I am really enjoying presenting at conferences. Attendees are interested in my topics and are willing participants in dialogues. They also have a host of good and bad experiences around change that adds flavour and relevance to the sessions.
Beyond the thrill of presenting, I have the opportunity to learn from other presenters. I was keen to see Marshall Goldsmith open the HRANS conference a week ago. He was voted the #1 leadership thinker and #7 business thinker in the world at the Thinkers 50 ceremony sponsored by the Harvard Business Review. He is also a million-selling author and editor of 31 books. His list of accomplishment is massive.
Marshall was sharing concepts from his latest book, What Got You Here Won’t Get You There. I like the title, which reminds me of the saying, “If you keep doing the same things you will get the same results”; you need new thinking, actions and behaviours to get to the next level.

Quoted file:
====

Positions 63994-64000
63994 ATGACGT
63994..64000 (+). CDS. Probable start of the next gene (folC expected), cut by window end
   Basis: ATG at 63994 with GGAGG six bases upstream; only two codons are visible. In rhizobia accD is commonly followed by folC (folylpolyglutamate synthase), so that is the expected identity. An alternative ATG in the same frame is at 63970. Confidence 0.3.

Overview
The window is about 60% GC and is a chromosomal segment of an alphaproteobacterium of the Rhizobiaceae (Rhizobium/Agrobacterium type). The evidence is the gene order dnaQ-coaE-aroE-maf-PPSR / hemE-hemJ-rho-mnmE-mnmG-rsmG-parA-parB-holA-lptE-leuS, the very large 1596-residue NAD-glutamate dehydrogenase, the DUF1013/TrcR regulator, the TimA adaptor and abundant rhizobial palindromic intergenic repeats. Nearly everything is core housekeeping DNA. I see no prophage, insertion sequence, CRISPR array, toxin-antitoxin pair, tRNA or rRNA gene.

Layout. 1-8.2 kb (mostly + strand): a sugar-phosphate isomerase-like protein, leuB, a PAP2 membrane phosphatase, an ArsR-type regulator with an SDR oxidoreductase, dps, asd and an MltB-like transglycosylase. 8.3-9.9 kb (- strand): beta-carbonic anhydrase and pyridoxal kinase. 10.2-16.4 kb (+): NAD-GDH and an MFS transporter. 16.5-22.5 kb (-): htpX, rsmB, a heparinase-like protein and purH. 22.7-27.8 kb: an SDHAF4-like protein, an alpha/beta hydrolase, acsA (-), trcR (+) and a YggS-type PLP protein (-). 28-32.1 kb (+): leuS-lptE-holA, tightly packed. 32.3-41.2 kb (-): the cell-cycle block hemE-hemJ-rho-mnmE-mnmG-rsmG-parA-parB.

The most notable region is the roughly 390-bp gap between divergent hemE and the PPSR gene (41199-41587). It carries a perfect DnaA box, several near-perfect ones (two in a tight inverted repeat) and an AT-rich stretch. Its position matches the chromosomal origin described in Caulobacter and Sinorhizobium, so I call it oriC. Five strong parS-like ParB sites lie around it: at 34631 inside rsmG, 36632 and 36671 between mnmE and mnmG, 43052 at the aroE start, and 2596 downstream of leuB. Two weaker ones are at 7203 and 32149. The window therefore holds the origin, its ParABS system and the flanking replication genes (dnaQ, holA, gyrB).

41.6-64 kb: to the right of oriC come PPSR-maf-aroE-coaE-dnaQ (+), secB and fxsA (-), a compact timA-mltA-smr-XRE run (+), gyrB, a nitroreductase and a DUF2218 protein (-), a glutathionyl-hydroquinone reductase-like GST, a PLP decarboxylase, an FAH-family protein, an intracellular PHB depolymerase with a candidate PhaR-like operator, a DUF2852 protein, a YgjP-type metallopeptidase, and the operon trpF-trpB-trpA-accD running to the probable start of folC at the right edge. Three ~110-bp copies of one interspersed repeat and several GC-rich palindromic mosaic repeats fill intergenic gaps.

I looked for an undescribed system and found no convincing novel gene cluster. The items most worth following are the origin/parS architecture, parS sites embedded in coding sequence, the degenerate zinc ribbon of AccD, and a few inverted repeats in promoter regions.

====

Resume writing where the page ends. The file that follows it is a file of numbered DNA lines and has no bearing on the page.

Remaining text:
|I’m In Very Good Company|
I sat up front to get the most out of his talk. Marshall was a fun speaker. He said that he is a Buddhist and gives everything away that he creates on his website. Marshall explained, “We all will be equally dead, so might as well. The world becomes a better place because of what we do.” I liked him before he started speaking on his topic.
Here is what I learned from his presentation style:
- Laugh at your jokes, it makes them funnier
- Engage attendees in an activity every 20 minutes, even if it is a group of over 150 people!
- Illustrate points with as many personal life examples as professional ones
- Be generous ̶ it shows
- Invite people to choose one idea they believe will help them and reinforce the need to do it to get the benefit
- Leave the audience with three key messages
After Marshall’s talk, I approached him and thanked him for his advice. I asked him if anyone had come up to him after a talk to offer their help to him with no strings attached. Marshall said he would have to think about that but he didn’t think so. That was my one idea from his session and I am now sending him an email with my offer of help. No strings attached.